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Monday 08 November 2010

25 Years: the watershed period

Posted in: HIV, Features
By Jacqui Stanford - 17th September 2010


You'd be hard pressed to find many people, these days anyway, who have remained in the same job or with the same company for 25 years. Tony Hughes has been with the New Zealand AIDS Foundation since its inception and remains there today as its Research Director, based in Auckland.

His role in the initial response to HIV/AIDS was outlined in our earlier feature, which looked at the various strands which were pulled together to form the NZAF in 1985.

Hughes now tells about the watershed period, from the NZAF's inception in 1985, to Homosexual Law Reform in 1986, to divergence with the USA in 1987 - as New Zealand continued down the path of prevention through condom usage.



Tony Hughes
The HIV outbreak had emerged at what was the most crucial phase in New Zealand's gay history – the Homosexual Law Reform movement was at fever pitch and anti-gay sentiment was scorching.

"It was a very busy time." Despite the tense battle for law reform, Hughes says, New Zealand was very progressive in its response to the epidemic, with funding from the Ministry of Health given to the NZAF from 1985 to promote prevention messages.

He compares our situation to the United States, where in 1987 the Helms Amendment removed federal funding for condom promotion for gay men and provision of clean needles and syringes. By contrast Ministry-funded needle exchange schemes were set up around New Zealand and to this day the number of injecting drug users contracting HIV remains tiny compared with the vast problem in the USA and other countries.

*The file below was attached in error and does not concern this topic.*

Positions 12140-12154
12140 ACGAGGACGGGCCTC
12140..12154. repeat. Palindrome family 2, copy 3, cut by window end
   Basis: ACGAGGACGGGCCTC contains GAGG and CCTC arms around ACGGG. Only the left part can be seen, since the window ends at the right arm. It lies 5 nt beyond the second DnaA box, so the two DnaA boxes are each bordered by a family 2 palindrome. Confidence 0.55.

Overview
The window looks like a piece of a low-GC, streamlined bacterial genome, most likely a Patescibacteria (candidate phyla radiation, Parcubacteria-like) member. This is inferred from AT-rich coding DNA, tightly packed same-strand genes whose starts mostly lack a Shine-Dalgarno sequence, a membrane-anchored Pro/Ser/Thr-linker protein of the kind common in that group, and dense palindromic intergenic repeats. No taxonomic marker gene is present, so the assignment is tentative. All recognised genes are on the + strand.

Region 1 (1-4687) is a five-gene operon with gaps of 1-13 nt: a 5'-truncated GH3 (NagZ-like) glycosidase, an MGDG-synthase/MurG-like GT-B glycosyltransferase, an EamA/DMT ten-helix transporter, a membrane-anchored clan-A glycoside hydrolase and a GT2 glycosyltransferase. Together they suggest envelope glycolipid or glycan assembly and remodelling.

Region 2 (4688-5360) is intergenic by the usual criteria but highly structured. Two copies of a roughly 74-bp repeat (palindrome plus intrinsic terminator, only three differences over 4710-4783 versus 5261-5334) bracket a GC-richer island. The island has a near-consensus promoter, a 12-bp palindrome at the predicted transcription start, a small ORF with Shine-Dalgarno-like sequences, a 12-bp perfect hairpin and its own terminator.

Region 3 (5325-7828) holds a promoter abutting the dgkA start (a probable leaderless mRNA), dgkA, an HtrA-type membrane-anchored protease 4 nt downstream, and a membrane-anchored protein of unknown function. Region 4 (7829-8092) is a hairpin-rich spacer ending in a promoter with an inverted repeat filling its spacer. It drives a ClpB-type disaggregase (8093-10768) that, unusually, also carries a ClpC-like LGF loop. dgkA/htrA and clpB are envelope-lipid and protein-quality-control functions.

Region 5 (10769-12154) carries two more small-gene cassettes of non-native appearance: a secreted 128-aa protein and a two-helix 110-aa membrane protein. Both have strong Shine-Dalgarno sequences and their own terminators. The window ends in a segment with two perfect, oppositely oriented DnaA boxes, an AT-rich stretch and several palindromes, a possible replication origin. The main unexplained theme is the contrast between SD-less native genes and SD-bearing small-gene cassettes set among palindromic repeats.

Hughes says the same people who were winning their battle against gay rights in the United States, the religious right, were not winning in New Zealand. Their efforts to make a moral issue of HIV/AIDS failed. Extreme movements like the so-called "Nuremberg Rally" against law reform in September 1985 failed.

Hughes says the gay rights movement and failure of the religious right really was the watershed for HIV prevention. He and his cohorts had realised early it was very, very important to put a strong programme in place – and not rely on preaching that drug use or gay sex were wrong. "It doesn't work," he simply states.

He says although this is quite a socially conservative country, the great thing about New Zealanders is that when the case is made, they change their view.